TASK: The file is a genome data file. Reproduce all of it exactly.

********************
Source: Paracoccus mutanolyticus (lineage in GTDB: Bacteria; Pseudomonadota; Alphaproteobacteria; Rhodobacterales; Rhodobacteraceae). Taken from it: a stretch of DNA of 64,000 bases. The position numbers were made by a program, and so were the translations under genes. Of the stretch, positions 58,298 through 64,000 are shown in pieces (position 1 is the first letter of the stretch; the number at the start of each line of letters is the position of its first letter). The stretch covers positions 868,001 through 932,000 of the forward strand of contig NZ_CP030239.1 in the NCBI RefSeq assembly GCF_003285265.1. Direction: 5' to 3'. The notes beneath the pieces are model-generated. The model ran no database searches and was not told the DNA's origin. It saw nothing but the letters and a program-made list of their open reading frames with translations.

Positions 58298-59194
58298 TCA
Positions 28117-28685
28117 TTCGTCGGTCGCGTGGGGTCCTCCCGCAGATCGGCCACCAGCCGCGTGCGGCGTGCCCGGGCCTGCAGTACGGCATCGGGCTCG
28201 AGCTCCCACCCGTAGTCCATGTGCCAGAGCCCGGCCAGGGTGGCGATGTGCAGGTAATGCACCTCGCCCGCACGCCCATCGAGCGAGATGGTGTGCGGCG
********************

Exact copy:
Source: Paracoccus mutanolyticus (lineage in GTDB: Bacteria; Pseudomonadota; Alphaproteobacteria; Rhodobacterales; Rhodobacteraceae). Taken from it: a stretch of DNA of 64,000 bases. The position numbers were made by a program, and so were the translations under genes. Of the stretch, positions 58,298 through 64,000 are shown in pieces (position 1 is the first letter of the stretch; the number at the start of each line of letters is the position of its first letter). The stretch covers positions 868,001 through 932,000 of the forward strand of contig NZ_CP030239.1 in the NCBI RefSeq assembly GCF_003285265.1. Direction: 5' to 3'. The notes beneath the pieces are model-generated. The model ran no database searches and was not told the DNA's origin. It saw nothing but the letters and a program-made list of their open reading frames with translations.

Positions 58298-59194
58298 TCA
Positions 28117-28685
28117 TTCGTCGGTCGCGTGGGGTCCTCCCGCAGATCGGCCACCAGCCGCGTGCGGCGTGCCCGGGCCTGCAGTACGGCATCGGGCTCG
28201 AGCTCCCACCCGTAGTCCATGTGCCAGAGCCCGGCCAGGGTGGCGATGTGCAGGTAATGCACCTCGCCCGCACGCCCATCGAGCGAGATGGTGTGCGGCG